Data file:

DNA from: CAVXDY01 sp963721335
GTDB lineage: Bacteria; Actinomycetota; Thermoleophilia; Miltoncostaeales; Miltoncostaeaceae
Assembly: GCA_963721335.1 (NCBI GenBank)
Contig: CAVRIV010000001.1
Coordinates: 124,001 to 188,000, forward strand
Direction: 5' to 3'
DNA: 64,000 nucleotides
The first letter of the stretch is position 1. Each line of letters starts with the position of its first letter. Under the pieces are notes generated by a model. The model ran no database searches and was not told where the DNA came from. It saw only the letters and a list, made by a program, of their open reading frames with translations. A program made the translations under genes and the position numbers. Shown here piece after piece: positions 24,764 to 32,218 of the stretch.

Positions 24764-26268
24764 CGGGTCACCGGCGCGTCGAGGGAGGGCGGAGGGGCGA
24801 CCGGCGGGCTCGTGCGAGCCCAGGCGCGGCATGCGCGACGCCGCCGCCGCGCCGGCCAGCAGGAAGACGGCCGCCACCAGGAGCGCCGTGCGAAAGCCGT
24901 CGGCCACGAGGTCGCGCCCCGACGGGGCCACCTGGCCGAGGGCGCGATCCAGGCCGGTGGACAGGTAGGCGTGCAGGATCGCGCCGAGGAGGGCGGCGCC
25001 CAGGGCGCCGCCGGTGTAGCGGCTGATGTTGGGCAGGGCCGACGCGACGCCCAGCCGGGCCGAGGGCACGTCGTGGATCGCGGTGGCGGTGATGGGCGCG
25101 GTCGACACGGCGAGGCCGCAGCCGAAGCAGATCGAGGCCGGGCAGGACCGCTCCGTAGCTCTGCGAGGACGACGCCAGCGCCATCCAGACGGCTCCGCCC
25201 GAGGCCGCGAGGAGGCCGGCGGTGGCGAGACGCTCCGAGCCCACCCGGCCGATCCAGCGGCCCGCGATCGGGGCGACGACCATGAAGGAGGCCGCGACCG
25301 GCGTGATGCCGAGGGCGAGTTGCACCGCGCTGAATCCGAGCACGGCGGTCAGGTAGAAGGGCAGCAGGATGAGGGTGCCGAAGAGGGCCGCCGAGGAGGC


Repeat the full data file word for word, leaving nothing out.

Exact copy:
DNA from: CAVXDY01 sp963721335
GTDB lineage: Bacteria; Actinomycetota; Thermoleophilia; Miltoncostaeales; Miltoncostaeaceae
Assembly: GCA_963721335.1 (NCBI GenBank)
Contig: CAVRIV010000001.1
Coordinates: 124,001 to 188,000, forward strand
Direction: 5' to 3'
DNA: 64,000 nucleotides
The first letter of the stretch is position 1. Each line of letters starts with the position of its first letter. Under the pieces are notes generated by a model. The model ran no database searches and was not told where the DNA came from. It saw only the letters and a list, made by a program, of their open reading frames with translations. A program made the translations under genes and the position numbers. Shown here piece after piece: positions 24,764 to 32,218 of the stretch.

Positions 24764-26268
24764 CGGGTCACCGGCGCGTCGAGGGAGGGCGGAGGGGCGA
24801 CCGGCGGGCTCGTGCGAGCCCAGGCGCGGCATGCGCGACGCCGCCGCCGCGCCGGCCAGCAGGAAGACGGCCGCCACCAGGAGCGCCGTGCGAAAGCCGT
24901 CGGCCACGAGGTCGCGCCCCGACGGGGCCACCTGGCCGAGGGCGCGATCCAGGCCGGTGGACAGGTAGGCGTGCAGGATCGCGCCGAGGAGGGCGGCGCC
25001 CAGGGCGCCGCCGGTGTAGCGGCTGATGTTGGGCAGGGCCGACGCGACGCCCAGCCGGGCCGAGGGCACGTCGTGGATCGCGGTGGCGGTGATGGGCGCG
25101 GTCGACACGGCGAGGCCGCAGCCGAAGCAGATCGAGGCCGGGCAGGACCGCTCCGTAGCTCTGCGAGGACGACGCCAGCGCCATCCAGACGGCTCCGCCC
25201 GAGGCCGCGAGGAGGCCGGCGGTGGCGAGACGCTCCGAGCCCACCCGGCCGATCCAGCGGCCCGCGATCGGGGCGACGACCATGAAGGAGGCCGCGACCG
25301 GCGTGATGCCGAGGGCGAGTTGCACCGCGCTGAATCCGAGCACGGCGGTCAGGTAGAAGGGCAGCAGGATGAGGGTGCCGAAGAGGGCCGCCGAGGAGGC